The following article was originally posted in Fortune on August 24, 2019.
The roots of the humanitarian and security crisis at our southern border are found in the tragic circumstances facing the poorest and most vulnerable citizens of the Northern Triangle countries of Central America: El Salvador, Guatemala, and Honduras. A poisonous and ruinous combination of poverty, unemployment, rampant corruption, weak judicial and law enforcement institutions, absence of the rule of law, and violence has forced many Northern Triangle citizens to seek safety and asylum in neighboring countries or as far away as the U.S.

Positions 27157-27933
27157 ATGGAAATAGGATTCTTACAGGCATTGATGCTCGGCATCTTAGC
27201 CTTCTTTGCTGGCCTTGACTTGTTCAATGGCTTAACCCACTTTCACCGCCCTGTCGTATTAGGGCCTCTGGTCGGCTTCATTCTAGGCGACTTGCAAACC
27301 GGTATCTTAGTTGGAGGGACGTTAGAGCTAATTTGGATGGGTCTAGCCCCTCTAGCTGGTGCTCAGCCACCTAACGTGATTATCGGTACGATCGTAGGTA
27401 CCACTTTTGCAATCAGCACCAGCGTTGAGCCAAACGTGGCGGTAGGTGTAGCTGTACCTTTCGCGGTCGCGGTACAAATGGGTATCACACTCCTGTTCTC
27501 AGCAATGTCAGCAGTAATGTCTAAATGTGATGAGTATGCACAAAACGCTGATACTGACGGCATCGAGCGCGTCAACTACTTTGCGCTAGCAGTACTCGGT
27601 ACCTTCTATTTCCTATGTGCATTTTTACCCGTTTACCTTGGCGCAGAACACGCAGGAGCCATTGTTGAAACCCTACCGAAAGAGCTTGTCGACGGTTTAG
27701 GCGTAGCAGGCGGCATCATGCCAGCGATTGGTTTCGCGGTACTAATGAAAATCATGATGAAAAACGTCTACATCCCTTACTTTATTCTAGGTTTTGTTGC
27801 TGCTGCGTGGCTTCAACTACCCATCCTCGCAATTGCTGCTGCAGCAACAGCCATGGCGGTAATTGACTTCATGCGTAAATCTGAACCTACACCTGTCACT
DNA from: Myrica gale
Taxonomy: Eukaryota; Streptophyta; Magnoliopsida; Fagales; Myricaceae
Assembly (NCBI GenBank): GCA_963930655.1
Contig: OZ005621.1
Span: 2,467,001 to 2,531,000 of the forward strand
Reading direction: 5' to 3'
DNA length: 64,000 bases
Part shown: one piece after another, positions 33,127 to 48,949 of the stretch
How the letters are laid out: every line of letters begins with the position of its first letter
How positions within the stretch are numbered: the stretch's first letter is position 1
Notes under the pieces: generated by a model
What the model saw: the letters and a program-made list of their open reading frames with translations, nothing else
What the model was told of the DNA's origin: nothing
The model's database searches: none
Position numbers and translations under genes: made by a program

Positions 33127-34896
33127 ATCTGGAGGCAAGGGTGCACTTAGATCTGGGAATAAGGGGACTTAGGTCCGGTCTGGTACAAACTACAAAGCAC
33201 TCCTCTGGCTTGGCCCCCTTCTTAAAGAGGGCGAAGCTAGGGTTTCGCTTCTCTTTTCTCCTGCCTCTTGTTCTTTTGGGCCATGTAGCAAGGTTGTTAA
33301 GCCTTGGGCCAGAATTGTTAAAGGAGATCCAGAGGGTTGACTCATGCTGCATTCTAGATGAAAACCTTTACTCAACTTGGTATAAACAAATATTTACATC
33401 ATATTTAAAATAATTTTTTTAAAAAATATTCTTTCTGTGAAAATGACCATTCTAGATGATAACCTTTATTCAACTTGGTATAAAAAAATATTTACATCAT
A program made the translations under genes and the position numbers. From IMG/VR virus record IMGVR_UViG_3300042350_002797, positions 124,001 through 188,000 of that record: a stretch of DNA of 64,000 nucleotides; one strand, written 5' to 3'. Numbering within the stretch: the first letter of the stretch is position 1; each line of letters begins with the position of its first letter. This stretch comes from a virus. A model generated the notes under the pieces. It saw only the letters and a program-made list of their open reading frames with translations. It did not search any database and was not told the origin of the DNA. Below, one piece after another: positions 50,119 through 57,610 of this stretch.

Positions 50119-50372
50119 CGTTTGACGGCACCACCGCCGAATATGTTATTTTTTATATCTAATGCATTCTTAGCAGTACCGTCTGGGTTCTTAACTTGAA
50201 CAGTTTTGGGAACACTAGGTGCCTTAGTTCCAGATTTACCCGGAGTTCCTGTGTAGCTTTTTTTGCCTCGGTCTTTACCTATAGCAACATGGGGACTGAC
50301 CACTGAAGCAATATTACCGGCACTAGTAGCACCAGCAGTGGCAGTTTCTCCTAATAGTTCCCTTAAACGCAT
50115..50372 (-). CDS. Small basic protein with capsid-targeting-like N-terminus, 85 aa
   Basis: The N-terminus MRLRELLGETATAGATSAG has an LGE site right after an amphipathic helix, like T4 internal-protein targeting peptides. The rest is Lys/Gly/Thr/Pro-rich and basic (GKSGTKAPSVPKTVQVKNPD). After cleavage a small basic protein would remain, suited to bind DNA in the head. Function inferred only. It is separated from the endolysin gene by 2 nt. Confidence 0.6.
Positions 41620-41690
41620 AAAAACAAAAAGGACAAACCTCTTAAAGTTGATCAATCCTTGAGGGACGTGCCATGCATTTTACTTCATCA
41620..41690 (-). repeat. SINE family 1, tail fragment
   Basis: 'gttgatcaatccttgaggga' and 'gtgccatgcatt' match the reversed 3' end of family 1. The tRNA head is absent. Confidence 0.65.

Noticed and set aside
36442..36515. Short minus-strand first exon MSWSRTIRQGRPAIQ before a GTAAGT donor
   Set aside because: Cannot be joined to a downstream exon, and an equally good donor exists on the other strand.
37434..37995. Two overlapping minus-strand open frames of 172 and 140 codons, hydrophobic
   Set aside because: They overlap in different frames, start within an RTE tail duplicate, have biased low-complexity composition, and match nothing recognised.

In my foreign policy speech earlier this year at Johns Hopkins University’s School of Advanced International Studies, I called for launching Plan Central America with the same holistic approach that the U.S. brought to Plan Colombia. Plan Colombia, which ran from 2000 to 2015, was successful in helping the Colombian government counter FARC and other extremist groups with a whole-of-government focus on counternarcotics, counterterrorism, sustainable development, human rights, regional security, and trade. Violence was reduced, which encouraged investment to return and the economy to flourish.
It is time to bring that same approach to improve the conditions giving rise to the violence and instability that is sending so many Central Americans to our border.